They also reported that Mahan, who lives just nine miles north of Norton’s home, decided to write Norton’s name in her journal with a question mark after it. Later, while meditating, “I got the impression of a wishing well and something green.” The report then noted how accurate Mahan’s vision had been.


Winn/Vestaburg is a very small community: each town is nothing more than a cross roads. The kind of place where everybody necessarily knows everybody. For example, Ken Norton was well known to Elizabeth Mahan prior to Tabitha disappearing.

Mahan also knew that Norton was ex-military and that he was currently working as a security guard at a prison. It was well known to neighbors, and to Gokee’s other children, that Norton was very demanding in his disciplining of the kids.

“He may have been a little strict, but he seems good with the kids,” said Dutch Systermann, who owns the Winn Shopping Center (MS 18 July, p 7A).

Norton was always the prime suspect in the case, even before Mahan’s tip. He was, after all, the last person to have seen Tabitha. His inconsistencies about the driving times were reported in the press. As was his refusal to take the polygraph, or to even talk to the police at all.

And the police had already began searching Norton’s residence, an activity impossible to miss in Winn. Psychic powers or not, it was natural to believe Norton knew more than he was telling.

What about Mahan’s vision? I drove by Norton’s residences and saw that he and Gokee had a decorative wishing well on their front lawn, in prominent view from the road (this might have been on the next-door neighbor’s property; it was close to the property line). Mahan certainly would have been able to see this well.

(That well was not uncommon: I saw at least two other such wells on other properties in the area.)

The well that Deputy Eckerman noted was not the same well as that in front of Gokee/Norton’s residence.

We have already seen that the original vision of a “green duffel bag” morphed to “possibly a green bag” to “something green.”

Deputy Eckerman did spot a green car seat off the two track. The car seat had been one of two in Norton’s car. Under the car seat was and old box spring mattress and a newly dug grave. The body was packaged in two garbage bags, blue towels, tape, and and blanket.

None of these details were foretold by Mahan.

The press jumped on the fact that Mahan had “seen” a well which is indeed near Norton’s house—but failed to mention the well in front of Norton’s own house. And Mahan said a green duffel bag, not a car seat.

The body was not found anywhere near a green duffel bag. The body was not found near a wishing well. The body was found in the woods behind Norton’s property, and Norton was always the prime suspect.

Incidentally, the police told me the area where the body was eventually found was going to be a “marshaling site” the very next day, Saturday 10 July. Sgt. Trombly told me there was to be a “massive search”, some 40-50 people would have been involved in the hunt.

The press credited Mahan with a success, even though only one part of her original vision was at best partially correct—but it was also incorrect as it is possible that Mahan meant to cast suspicion on Norton by leading police to his well.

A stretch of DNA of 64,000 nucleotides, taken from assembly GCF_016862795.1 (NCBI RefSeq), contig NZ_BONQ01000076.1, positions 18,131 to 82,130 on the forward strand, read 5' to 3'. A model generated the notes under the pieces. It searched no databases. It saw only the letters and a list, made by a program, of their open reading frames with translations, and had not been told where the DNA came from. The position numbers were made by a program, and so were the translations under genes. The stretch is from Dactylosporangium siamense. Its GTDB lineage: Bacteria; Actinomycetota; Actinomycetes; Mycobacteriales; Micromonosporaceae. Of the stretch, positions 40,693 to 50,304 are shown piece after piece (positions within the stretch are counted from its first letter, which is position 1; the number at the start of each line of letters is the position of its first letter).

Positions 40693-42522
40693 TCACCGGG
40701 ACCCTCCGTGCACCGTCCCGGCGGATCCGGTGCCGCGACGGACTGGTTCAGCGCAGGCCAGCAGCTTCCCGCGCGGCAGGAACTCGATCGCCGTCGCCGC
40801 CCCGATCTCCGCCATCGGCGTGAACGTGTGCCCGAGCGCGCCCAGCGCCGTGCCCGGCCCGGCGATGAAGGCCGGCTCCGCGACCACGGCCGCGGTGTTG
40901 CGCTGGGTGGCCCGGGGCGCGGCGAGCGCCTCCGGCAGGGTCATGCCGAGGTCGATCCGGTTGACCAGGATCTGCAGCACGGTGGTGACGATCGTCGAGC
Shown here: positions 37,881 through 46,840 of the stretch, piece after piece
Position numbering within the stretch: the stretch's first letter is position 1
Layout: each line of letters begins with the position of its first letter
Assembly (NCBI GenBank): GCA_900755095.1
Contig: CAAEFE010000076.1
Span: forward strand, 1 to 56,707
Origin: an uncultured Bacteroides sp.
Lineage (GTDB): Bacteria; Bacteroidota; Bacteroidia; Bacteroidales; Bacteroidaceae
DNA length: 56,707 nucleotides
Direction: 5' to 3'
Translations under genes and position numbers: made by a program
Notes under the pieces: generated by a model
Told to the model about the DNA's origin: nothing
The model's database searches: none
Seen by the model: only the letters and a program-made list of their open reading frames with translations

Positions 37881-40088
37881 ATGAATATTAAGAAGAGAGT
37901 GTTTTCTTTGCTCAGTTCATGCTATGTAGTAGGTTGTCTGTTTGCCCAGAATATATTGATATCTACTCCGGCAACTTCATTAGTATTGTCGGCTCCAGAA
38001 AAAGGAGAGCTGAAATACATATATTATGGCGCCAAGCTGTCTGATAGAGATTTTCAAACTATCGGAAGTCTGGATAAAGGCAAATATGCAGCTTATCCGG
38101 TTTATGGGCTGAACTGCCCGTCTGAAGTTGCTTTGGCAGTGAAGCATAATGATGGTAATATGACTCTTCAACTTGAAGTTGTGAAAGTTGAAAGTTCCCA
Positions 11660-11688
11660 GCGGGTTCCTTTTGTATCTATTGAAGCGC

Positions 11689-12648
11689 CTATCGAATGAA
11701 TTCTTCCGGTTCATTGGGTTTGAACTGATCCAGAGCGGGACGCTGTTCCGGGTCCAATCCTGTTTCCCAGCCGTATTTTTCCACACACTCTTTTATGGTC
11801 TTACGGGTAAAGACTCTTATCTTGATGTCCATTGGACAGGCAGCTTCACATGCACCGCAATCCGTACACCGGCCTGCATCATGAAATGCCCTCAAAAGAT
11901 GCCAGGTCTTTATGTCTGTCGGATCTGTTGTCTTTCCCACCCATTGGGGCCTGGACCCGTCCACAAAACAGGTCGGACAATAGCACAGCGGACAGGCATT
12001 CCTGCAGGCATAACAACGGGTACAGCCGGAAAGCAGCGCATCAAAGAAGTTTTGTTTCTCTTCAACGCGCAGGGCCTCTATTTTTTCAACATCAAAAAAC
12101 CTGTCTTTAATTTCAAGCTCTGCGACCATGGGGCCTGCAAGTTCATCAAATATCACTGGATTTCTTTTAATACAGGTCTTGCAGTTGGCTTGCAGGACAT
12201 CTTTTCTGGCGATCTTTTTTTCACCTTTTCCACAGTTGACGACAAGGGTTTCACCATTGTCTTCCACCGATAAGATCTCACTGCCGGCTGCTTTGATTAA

The press was unable to imagine that Mahan, a humble “soft-spoken” psychic, could have pieced together the same suspicions that the police and the press had had before the body was found.

The calls I made to the Sheriff’s office were referred to the State Police, who had jurisdiction in the case. The officer in charge of the case, Detective Clare Fox, was on vacation and was unavailable for comment at the time I interviewed the State Police. I never did hear from Detective Fox, but newspaper reports indicate he was skeptical of Mahan’s claims.

No other details of Mahan’s original vision are available except was reported in the press. Lt. Frank Hughes, commander of the State Police post, told me that the original “tip sheet” Mahan dictated to cook Flowers was “probably thrown away.”

Did Mahan mention a tree in her original vision? An old car? Candy wrappers, Satan’s evil influence? Were the only things she saw the duffel bag and the well? We’ll never know.

It is always easy to search through a list of possible clues and be able to pick and choose—or redefine them—in order to make a good case, but it does not prove psychic powers.

When I pointed these thoughts out to the police, they understandably demurred. “I don’t care if the tip comes in on a flaming arrow, ” said Sgt Trombly, “Investigate the tip first and the arrow second.” Also, he said it is always possible that so-called psychics may be related personally to the case. To discourage any kind of tips would therefore be unwise.

Lt Hughes

The only documentation of Mahan’s involvement was a copy of the tip sheet Det. Fox made while interviewing Mahan, after the body was found, in order to ascertain whether she was involved in the case. The note contained “highlights” from Mahan’s original report plus follow up questions to see if Mahan was personally involved. I never got to see this sheet.

I wrote the Free Press and the writer of the psychic follow up stories a letter detailing my suspicions but I never received a response.

The case attracted great state wide attention, especially in the small community of Winn. That a local resident and “psychic” helped solve the case was a good angle that helped sell papers. But in-depth analysis of the case casts great suspicions on the accuracy of the visions.

It is reasonable to conclude that psychic powers were not involved and that Mahan’s, and the rest of the community’s, wishes for Tabatha’s safety and subsequent horror at the discovery of her death played a very large role in the confirmation of Mahan’s psychic abilities.